Special Report: Funding
20 September 2014 Better Roads
an additional $87 billion to address the nation's backlog of
deficient bridges and aging transit systems;
Create millions of new jobs to ensure America's future
Increase safety across all modes of surface transportation,
including increasing the civil penalties the National Highway
Traffic Safety Administration (NHTSA) can levy against auto-
makers who fail to act quickly on vehicle recalls;
Provide certainty to state and local governments that must
engage in long-term planning;
Reduce project approval and permitting timelines while
delivering better outcomes for communities and the environ-
Bolster efficient and reliable freight networks to support
trade and economic growth; and
Create incentives to better align planning and investment
decisions to co
"Failing to act before the Highway Trust Fund runs out
is unacceptable – and unaffordable," Foxx said in a written
statement. "This proposal offers the kind of job creation and
certainty that the American people want and deserve."
The bill would never pass Congress.
Senate Environment and Public Works Committee unanimous-
ly approved a six-year surface transportation reauthorization
bill. Dubbed the MAP-21 Reauthorization Act (betterroads.com/
senate-epw-releases-map-21-reauthorization-act), the six-year bill
planned to reauthorize surface transportation projects through
fiscal year 2020 and was indexed for inflation.
Under the bill's provisions, the core highway program
would get a nearly $4 billion boost, from $38.44 billion in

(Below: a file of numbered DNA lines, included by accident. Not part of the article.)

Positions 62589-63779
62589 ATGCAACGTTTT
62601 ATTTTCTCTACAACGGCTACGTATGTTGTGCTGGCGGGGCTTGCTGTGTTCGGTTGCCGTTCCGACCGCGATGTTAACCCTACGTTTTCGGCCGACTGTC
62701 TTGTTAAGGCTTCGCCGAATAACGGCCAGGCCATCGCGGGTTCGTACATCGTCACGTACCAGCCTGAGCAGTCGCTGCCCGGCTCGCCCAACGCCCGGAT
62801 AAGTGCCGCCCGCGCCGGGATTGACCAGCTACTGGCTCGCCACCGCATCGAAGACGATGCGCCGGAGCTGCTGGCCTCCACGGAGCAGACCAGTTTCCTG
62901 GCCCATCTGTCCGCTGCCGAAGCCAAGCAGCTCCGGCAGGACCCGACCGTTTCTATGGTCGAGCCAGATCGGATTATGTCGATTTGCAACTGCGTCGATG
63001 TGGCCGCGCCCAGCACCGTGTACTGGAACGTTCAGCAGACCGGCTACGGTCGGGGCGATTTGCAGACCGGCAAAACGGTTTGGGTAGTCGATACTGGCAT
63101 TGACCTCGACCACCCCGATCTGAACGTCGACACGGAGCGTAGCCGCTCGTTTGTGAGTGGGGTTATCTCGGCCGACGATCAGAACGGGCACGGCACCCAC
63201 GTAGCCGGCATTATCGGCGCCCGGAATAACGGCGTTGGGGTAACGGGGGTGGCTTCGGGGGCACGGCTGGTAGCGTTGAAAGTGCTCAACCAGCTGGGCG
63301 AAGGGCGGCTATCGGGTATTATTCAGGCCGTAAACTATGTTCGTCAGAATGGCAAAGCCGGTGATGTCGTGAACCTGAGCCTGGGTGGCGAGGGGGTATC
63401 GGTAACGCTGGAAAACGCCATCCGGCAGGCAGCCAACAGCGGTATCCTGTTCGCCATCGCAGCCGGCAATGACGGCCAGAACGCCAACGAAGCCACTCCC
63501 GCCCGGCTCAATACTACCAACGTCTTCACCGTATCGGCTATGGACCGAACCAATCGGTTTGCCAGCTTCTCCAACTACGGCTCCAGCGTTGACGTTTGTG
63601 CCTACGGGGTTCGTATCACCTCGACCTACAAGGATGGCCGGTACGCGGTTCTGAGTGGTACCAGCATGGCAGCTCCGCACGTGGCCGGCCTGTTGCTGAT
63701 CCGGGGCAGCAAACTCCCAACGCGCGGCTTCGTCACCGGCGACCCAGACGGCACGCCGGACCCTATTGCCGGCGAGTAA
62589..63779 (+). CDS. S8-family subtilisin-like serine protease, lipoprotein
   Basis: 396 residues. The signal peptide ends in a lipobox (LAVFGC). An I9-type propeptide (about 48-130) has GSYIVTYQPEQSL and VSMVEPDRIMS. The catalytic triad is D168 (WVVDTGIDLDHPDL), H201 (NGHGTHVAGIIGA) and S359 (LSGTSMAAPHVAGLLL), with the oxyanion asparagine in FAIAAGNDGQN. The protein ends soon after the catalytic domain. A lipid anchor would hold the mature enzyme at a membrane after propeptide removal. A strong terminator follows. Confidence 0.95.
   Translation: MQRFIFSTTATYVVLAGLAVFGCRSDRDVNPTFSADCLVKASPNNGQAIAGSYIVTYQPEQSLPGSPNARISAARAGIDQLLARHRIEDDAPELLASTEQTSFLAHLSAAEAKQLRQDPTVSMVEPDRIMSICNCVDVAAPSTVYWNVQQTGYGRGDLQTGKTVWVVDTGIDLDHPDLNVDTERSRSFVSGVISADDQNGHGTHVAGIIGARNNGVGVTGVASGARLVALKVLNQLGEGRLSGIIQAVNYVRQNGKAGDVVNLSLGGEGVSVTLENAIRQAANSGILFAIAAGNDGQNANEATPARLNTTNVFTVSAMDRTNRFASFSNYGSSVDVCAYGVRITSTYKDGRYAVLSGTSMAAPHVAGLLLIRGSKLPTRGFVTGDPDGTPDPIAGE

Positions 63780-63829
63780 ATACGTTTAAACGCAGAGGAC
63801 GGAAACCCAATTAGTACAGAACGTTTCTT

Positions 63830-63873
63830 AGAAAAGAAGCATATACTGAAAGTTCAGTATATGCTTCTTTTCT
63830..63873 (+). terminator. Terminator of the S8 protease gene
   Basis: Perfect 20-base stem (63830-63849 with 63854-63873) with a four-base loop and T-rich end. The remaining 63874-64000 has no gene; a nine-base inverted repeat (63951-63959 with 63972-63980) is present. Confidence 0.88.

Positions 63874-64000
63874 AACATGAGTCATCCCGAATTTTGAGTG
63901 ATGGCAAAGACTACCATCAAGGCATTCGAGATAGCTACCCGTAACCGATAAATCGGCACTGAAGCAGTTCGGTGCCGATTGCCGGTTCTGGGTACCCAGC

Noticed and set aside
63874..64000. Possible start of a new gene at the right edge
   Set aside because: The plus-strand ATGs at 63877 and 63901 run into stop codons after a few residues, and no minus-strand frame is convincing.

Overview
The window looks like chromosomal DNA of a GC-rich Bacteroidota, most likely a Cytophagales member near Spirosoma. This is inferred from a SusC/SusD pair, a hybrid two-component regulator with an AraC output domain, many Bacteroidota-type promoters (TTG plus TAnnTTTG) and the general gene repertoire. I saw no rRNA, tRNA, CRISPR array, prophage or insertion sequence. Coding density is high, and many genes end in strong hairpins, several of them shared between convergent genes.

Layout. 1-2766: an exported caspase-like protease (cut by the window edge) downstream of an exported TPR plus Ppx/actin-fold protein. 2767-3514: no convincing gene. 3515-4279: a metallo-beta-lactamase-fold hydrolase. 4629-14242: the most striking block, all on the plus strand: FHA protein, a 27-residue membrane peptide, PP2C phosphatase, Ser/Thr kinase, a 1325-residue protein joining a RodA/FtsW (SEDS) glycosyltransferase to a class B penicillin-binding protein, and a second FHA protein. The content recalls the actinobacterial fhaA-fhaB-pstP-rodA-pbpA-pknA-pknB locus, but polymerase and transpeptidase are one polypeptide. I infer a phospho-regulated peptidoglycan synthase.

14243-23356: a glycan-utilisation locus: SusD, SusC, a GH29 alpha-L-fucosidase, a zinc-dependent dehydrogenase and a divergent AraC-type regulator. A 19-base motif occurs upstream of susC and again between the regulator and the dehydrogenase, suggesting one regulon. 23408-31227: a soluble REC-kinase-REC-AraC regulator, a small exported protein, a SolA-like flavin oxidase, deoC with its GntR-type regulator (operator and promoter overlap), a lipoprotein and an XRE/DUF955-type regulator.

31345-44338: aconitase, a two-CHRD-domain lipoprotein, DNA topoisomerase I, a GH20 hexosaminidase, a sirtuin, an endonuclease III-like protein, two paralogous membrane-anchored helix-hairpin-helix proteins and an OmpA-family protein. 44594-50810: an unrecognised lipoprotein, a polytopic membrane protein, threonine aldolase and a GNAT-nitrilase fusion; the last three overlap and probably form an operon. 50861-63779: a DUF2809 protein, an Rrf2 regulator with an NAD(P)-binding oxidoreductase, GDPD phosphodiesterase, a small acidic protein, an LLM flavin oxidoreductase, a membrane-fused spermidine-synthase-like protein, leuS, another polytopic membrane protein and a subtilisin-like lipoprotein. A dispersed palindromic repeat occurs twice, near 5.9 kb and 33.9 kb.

2015 to $42.59 billion in 2020.
There were not enough supporters of the bill to ever pass
Congress. Some people, like Transportation Secretary Anthony
Foxx, didn't think the bill was large enough.
"I just spent the better part of a week going to eight states,
12 cities large and small," Foxx said, referring to his April bus
tour. "And I have to tell you that America has been waiting on
a bigger solution."
With the current Highway Trust Fund quickly running dry,
people started to scramble for a solution. One idea was to
highway-trust-fund-solution-plan-would-remove-gas-tax) repeal the
federal gas tax in favor of other funding options like taxing oil
barrels and indexing the diesel tax to inflation and fleet fuel
Another plan was to cut some services offered by the U.S.
Postal Service and use the savings over 10 years to make up
for the fuel tax shortfall.
Both proposals were dismissed.
"We've got to get past the gimmicks in transportation and
really get serious about trying to get a long-term strategy
done," Foxx said.
With hopes of a long-term deal, the Senate decided to delay
voting on a proposed $9 billion patch (betterroads.com/wyden-
offers-short-term-patch-for-transportation-funding) that would have
provided funding through December. The month of June saw
other proposals as well, most of which caused for a gas tax
increase. None of them were seriously considered.
July marks the month when Congress finally started to seri-
ously look for a solution. After all, several states were found
to be in dire need of highway funding (betterroads.com/10-states-
in-dire-need-of-highway-trust-fund). With no long-term deal in
sight, the House and the Senate focused on finding a short-
In mid-July, the House passed a $10.8 billion plan (better-
roads.com/house-approves-11-billion-trust-fund-patch) to pay for the
federal government's share of road and bridge repairs through
May. On July 30th the Senate would reject the House's bill
and respond with of its own. The Senate reduced the bill from
$10.8 billion to $8.1 billion and sent it back to the House.
With Congress' summer recess beginning on August 1st
it was important for an agreement to be in place as soon as
The next day, on July 31st, the House voted down the Sen-
ate's revised bill and sent back its original $10.8 billion bill
Just hours after the House turned down the Senate's $8.1
billion bill, Congress passed the $10.8 billion bill and sent it
to be signed by President Barack Obama. The bill should allow
continued funding for road, highway and bridge construction
through May 2015.